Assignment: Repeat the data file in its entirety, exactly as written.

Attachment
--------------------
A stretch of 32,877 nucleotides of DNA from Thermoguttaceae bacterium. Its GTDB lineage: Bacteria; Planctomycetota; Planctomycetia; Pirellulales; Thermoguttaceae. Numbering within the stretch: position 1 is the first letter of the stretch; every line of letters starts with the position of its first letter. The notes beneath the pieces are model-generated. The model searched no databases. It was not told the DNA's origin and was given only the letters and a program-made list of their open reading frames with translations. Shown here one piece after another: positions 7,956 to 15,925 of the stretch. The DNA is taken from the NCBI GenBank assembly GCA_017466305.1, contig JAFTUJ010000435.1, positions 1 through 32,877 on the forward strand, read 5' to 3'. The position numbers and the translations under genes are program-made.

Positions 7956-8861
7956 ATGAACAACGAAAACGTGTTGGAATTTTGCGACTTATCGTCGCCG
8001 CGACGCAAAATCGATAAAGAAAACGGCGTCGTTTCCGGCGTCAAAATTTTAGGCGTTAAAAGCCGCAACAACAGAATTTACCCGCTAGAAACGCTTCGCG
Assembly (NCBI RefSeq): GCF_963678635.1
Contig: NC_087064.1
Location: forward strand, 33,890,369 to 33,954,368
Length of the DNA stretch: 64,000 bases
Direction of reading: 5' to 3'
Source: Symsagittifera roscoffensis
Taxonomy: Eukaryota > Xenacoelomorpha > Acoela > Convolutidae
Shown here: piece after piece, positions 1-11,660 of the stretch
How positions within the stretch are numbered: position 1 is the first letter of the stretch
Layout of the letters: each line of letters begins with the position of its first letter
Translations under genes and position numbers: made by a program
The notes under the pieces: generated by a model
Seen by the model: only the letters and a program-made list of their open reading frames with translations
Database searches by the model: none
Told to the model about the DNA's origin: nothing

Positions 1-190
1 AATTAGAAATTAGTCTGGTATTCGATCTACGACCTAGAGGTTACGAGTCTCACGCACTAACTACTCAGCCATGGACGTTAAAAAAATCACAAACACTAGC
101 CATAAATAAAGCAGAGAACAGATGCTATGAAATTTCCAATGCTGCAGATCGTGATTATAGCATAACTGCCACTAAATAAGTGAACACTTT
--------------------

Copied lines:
A stretch of 32,877 nucleotides of DNA from Thermoguttaceae bacterium. Its GTDB lineage: Bacteria; Planctomycetota; Planctomycetia; Pirellulales; Thermoguttaceae. Numbering within the stretch: position 1 is the first letter of the stretch; every line of letters starts with the position of its first letter. The notes beneath the pieces are model-generated. The model searched no databases. It was not told the DNA's origin and was given only the letters and a program-made list of their open reading frames with translations. Shown here one piece after another: positions 7,956 to 15,925 of the stretch. The DNA is taken from the NCBI GenBank assembly GCA_017466305.1, contig JAFTUJ010000435.1, positions 1 through 32,877 on the forward strand, read 5' to 3'. The position numbers and the translations under genes are program-made.

Positions 7956-8861
7956 ATGAACAACGAAAACGTGTTGGAATTTTGCGACTTATCGTCGCCG
8001 CGACGCAAAATCGATAAAGAAAACGGCGTCGTTTCCGGCGTCAAAATTTTAGGCGTTAAAAGCCGCAACAACAGAATTTACCCGCTAGAAACGCTTCGCG
Assembly (NCBI RefSeq): GCF_963678635.1
Contig: NC_087064.1
Location: forward strand, 33,890,369 to 33,954,368
Length of the DNA stretch: 64,000 bases
Direction of reading: 5' to 3'
Source: Symsagittifera roscoffensis
Taxonomy: Eukaryota > Xenacoelomorpha > Acoela > Convolutidae
Shown here: piece after piece, positions 1-11,660 of the stretch
How positions within the stretch are numbered: position 1 is the first letter of the stretch
Layout of the letters: each line of letters begins with the position of its first letter
Translations under genes and position numbers: made by a program
The notes under the pieces: generated by a model
Seen by the model: only the letters and a program-made list of their open reading frames with translations
Database searches by the model: none
Told to the model about the DNA's origin: nothing

Positions 1-190
1 AATTAGAAATTAGTCTGGTATTCGATCTACGACCTAGAGGTTACGAGTCTCACGCACTAACTACTCAGCCATGGACGTTAAAAAAATCACAAACACTAGC
101 CATAAATAAAGCAGAGAACAGATGCTATGAAATTTCCAATGCTGCAGATCGTGATTATAGCATAACTGCCACTAAATAAGTGAACACTTT